Helping parents become better feeders,
so they raise great eaters!

by Your Child Nutrition Expert Jill Castle

Why Worrying About Your Own Weight Can Promote Your Child’s Weight Gain

June 22, 2011 | In: Body Image, Child Nutrition, Feeding, Feeding Kids, Healthy Meals, Parenting, Weight Management

Children mimic your behaviors!

Contrary to popular belief, children hear what you say and see what you do.  Your behaviors and comments can leave a lasting impression.  Even your body image or weight concerns can be passed on to your kids.  Evidence shows that stressing thinness and weight control promotes eating disorders, low self-esteem, decreased body image, and weight bias in children.  Furthermore, eating behaviors linked to a higher risk for obesity are known to develop very early in life.  A 2001 study showed family food environments and attitudes around food and eating affect even preschool-aged kids’ eating behaviors.  You may think youngsters don’t pick up on your drastic dieting or negative comments you make about your body like older children, but they do!

Several studies show that restrictive feeding can impair a child’s ability to regulate their intake, resulting in overeating and weight gain.  Worrying about your own weight can influence your feeding style.  For example, forbidding high calorie foods or sweets in your home can result in your child sneaking food or feeling deprived and overeating when given the opportunity.  Overly controlling or eliminating fun foods simply doesn’t work with kids – balance is key.

Have you ever found yourself saying out loud:

“I have got to lose weight, I am getting so fat”

“I am going to be good and skip lunch today”

“No more desserts for me, I don’t deserve it”

If so, you may want to censor your comments and think before you speak.   Remember, your words could promote your child’s weight gain!

As a parent, you can model  “good for you” behaviors without fixating on weight.  There’s nothing wrong with guiding your child towards adopting healthy habits that will benefit him or her – that’s part of your role!

Fortunately, there are several steps you can take to promote a healthy weight for yourself while empowering your child.


  • Be physically active and limit your own sedentary activities
  • Aim to eat when feeling physically hungry
  • Have a neutral view about all foods
  • Stock a range of nutritious foods in your home and choose these options more often
  • Offer balanced family meals as much as you can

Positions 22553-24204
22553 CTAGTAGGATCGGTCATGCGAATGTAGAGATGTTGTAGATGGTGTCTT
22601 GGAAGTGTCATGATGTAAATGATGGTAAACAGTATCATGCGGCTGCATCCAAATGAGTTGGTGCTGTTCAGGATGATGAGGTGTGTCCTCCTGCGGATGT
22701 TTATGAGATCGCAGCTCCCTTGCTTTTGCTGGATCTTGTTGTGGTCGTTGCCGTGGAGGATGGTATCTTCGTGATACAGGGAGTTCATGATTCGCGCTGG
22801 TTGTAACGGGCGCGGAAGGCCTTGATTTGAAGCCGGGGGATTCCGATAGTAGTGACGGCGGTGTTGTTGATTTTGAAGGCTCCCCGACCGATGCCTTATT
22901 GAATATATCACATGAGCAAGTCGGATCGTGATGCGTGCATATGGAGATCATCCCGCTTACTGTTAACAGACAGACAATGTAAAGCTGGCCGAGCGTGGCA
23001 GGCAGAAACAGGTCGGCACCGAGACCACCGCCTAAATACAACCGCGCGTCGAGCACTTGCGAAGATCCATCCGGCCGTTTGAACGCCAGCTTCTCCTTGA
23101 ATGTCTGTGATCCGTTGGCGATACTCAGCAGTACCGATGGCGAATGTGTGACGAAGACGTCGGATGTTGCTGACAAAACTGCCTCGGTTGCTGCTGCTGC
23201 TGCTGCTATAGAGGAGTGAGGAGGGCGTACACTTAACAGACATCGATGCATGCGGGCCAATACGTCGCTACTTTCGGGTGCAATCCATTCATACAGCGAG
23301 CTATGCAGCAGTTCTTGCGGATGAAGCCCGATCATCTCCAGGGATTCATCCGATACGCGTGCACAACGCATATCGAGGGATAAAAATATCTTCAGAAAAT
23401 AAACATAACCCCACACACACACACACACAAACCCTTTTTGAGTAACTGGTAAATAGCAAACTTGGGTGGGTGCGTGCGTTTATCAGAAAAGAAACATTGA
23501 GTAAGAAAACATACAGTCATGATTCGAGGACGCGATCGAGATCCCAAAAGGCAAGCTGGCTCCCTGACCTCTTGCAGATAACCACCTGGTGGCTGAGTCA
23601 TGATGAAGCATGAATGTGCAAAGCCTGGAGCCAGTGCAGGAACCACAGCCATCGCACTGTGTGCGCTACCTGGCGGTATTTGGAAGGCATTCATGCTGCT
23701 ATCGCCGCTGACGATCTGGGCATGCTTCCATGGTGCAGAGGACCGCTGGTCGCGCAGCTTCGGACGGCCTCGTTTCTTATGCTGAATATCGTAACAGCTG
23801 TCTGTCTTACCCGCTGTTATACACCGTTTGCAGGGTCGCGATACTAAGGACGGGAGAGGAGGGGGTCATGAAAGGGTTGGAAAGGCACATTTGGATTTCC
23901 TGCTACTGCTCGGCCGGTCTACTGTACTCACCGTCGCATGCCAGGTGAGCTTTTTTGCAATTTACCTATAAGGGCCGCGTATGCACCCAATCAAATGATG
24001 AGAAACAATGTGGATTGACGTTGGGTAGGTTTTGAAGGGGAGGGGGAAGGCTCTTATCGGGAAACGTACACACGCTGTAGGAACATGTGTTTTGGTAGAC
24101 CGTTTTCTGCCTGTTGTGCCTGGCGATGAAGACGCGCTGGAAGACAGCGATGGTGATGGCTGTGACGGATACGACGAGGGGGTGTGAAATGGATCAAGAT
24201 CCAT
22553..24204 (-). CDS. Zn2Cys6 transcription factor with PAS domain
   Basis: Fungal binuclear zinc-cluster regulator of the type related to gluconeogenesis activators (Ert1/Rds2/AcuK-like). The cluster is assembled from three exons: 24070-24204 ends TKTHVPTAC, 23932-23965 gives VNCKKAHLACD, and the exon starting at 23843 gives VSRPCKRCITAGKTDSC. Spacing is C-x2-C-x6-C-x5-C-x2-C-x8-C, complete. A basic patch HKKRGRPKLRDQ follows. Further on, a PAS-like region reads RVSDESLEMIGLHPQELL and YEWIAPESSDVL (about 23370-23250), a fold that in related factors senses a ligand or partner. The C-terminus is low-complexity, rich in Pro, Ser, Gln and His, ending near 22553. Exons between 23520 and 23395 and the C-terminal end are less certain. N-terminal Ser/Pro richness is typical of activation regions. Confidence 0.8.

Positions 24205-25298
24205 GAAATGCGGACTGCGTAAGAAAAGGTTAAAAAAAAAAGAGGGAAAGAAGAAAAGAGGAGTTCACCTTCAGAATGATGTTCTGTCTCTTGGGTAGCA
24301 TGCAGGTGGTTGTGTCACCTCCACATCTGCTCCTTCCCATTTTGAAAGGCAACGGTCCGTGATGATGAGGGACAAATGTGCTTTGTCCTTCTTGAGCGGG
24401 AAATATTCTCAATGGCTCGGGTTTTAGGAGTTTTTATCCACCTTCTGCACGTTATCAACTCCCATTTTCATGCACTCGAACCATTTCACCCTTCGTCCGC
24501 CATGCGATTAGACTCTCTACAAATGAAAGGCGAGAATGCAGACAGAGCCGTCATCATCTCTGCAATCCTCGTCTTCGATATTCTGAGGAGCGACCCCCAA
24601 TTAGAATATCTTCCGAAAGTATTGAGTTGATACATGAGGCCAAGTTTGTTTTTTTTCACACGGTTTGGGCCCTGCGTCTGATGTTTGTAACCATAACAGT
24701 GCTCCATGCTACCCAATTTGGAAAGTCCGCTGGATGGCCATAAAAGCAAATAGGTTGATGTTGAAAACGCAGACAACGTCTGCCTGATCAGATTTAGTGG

• Choose to talk about yourself and others with respect and appreciation


  • Get caught up in the latest fad diet or encourage your child to diet
  • Skip meals
  • Eliminate all sweets or high calorie foods from your home
  • Use food for rewards or punishments for yourself or for others
  • Eat while standing up or distracted (may lead to eating mindlessly)
  • Emphasize effects of unhealthy eating
  • Focus on anyone’s weight, especially yours or your child’s

Bottom line:  You are your child’s biggest role model – do you want your child viewing and treating their body the way you do?

Contributing Author:  Katherine Fowler, MS, RD, LDN

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9 Responses to Why Worrying About Your Own Weight Can Promote Your Child’s Weight Gain



June 30th, 2011 at 12:53 pm

Thank you for the push I needed to confront my parents about their negative attitudes and behaviors. My mom makes negative comments about my weight in front of my 3 year old. My 3 year old has never seen my dad eat a meal, because he restricts. I am sending them a link to this blog today.



July 5th, 2011 at 6:37 am

Thanks for reading, Meredith. I hope you and yours can find peace with this issue. Best to you!



July 7th, 2011 at 8:06 am

You can help your child with the challenge of weight control by being a positive role model with your attitudes your eating habits and your physical activity behaviors. Your doctor can help you evaluate your childs weight using tools such as body mass index BMI and growth charts and considering age sex maturity level ethnicity and physical activity.


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September 8th, 2011 at 7:31 am

[...] ask yourself, “what are my intention here?” Discovering your underlying intentions or your worries will help you determine if you are simply trying to make sure everyone at the meal table gets a [...]


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August 23rd, 2012 at 5:38 am

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